At Toronto the use of the same device conveyed the majesty of imperial Rome as well as clearly expressing the interior plan on the building's exterior—both aspects of design central to Beaux-Arts philosophy. The manipulation of classical forms, however, went far beyond the creation of an archaeologically derived pastiche of design elements. Of central importance to the architects was the expression of confident power appropriate to the age of steam. As architectural historian Douglas Richardson has pointed out in his study of Union Station, the use of a Roman order of columns whose massive limestone shafts remained unfluted is one of several design decisions motivated by the desire to express undiminished vigour (Figures 9 and 10).This type of column derives from the Temple of Apollo at Delos. The originals had partial fluting at their base and may, in fact, have been unfinished, but architects since the eighteenth century had been using the order to convey a feeling of power. Open Gate, p. 81. At the same time, overt Roman references such as the original gable roof on the central space could be moderated—in this case to a lower hip roof—in order to ensure unification in overall massing (Figure 11).

This sense of total unity is achieved on the façade by a skilled modulation of detailing. Having established a dramatic focus in the colonnaded entry porch with the higher central mass projecting behind it, the wings sweep outward, echoing the rhythm of the columns in the stacked windows which are slightly recessed between severely smooth pilasters. The façade terminates in slightly projecting pavilions where paired pilasters reach from the ground to the frieze on either side of a two-storey, arched opening (Figure 12).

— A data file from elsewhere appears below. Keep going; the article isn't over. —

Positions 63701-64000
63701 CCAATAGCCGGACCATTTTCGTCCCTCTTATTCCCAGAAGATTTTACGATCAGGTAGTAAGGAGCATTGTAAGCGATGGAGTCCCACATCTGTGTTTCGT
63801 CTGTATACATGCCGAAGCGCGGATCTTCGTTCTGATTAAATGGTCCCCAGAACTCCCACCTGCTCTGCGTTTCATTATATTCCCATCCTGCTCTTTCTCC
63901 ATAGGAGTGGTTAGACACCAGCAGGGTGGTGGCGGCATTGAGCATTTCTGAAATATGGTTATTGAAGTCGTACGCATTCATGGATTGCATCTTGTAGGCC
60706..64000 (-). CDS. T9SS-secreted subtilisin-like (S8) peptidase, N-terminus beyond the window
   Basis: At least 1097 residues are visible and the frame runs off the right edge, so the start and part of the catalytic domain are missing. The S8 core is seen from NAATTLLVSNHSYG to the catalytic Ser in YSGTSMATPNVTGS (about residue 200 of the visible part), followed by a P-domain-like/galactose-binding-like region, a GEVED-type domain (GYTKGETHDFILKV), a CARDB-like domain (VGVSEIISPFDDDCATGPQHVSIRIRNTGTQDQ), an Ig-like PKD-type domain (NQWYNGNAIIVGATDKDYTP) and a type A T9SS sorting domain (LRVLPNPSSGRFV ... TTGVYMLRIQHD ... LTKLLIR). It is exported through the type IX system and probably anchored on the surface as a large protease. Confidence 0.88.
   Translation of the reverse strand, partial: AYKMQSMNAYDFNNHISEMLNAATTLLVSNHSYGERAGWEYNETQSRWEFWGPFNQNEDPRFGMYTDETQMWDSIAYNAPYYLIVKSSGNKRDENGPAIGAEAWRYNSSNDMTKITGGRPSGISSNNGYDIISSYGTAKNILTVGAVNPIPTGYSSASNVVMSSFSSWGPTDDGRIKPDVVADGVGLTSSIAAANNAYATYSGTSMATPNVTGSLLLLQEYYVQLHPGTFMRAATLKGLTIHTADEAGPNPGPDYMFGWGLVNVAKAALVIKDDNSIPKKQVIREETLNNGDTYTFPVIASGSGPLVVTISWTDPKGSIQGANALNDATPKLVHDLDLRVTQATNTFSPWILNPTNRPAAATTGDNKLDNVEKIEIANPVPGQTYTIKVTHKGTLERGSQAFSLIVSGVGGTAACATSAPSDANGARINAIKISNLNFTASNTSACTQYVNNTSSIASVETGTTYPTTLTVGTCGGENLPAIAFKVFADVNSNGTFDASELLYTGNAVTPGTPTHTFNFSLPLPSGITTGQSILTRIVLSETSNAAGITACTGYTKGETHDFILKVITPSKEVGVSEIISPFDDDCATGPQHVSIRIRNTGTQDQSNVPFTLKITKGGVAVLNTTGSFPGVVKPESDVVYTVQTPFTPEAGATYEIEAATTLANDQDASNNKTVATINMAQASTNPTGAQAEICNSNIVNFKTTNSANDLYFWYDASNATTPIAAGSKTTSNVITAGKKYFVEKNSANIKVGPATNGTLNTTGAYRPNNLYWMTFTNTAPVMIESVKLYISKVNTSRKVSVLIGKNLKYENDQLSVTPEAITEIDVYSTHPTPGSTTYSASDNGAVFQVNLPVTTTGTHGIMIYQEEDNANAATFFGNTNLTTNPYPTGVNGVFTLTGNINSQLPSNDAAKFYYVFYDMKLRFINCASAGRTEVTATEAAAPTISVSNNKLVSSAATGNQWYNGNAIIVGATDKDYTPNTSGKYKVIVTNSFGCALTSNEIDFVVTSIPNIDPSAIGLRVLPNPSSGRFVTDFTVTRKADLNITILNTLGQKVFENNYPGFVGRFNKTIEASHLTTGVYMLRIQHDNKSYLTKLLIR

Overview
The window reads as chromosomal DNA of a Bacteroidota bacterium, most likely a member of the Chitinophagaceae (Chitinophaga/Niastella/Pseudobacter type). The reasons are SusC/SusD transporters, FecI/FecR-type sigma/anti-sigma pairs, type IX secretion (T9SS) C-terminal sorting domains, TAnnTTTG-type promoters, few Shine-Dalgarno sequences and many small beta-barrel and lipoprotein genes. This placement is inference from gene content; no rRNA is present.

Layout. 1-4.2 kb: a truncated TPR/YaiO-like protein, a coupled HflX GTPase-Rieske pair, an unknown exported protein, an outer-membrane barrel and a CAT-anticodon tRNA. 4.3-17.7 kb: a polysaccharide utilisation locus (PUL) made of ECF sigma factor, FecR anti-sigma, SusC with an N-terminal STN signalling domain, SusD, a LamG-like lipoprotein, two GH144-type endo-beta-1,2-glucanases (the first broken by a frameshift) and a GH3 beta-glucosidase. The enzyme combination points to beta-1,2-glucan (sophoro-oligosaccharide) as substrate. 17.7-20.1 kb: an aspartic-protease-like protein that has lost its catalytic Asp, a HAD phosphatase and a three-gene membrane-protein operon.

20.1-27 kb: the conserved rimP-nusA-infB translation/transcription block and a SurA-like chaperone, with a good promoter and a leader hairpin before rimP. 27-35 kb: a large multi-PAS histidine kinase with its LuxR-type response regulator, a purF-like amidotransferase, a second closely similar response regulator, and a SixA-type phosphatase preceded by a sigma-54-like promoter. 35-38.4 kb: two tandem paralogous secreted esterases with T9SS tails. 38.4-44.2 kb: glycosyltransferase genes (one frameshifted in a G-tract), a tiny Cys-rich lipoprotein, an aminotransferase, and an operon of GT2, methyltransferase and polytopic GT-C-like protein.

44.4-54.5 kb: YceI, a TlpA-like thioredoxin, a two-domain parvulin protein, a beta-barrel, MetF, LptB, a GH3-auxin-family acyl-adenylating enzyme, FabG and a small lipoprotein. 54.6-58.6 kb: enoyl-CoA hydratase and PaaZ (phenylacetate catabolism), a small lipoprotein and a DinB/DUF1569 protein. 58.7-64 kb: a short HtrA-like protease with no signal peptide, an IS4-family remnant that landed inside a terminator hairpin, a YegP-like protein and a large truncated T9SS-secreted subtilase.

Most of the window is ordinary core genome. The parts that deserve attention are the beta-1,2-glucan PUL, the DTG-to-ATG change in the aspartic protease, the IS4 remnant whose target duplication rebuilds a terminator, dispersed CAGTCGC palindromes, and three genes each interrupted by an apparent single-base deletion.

The station was planned to be approached from Front Street. The spectacle of its massive façade was to be followed by entering under the colonnaded porch via either of the large doors flanking this area, and proceeding into the monumental ticket lobby. The lobby, which appropriately has come to be referred to as the Great Hall, is 88 feet high at the apex of its vaulted ceiling (Figure 13).Ibid., p. 86. Its magnificent proportions (almost equal width and height; both approximately one third of its length) are enhanced by the diffused light falling from the clerestory windows and from the giant thermal windows on the north, east and west walls (Figures 14 and 15). The latter are lit artificially from corridors located behind the windows which connect offices extending around three sides of the hall at the upper levels. The ceiling, originally designed as flat and coffered as in the basilica of Santa Maria Maggiore in Rome, was subsequently altered to a coffered segmental barrel vault (Figure 16.Ibid., pp. 74-75. This increased the sense of height and avoided the potential harshness of dark corners caused by the abutment of flat surfaces.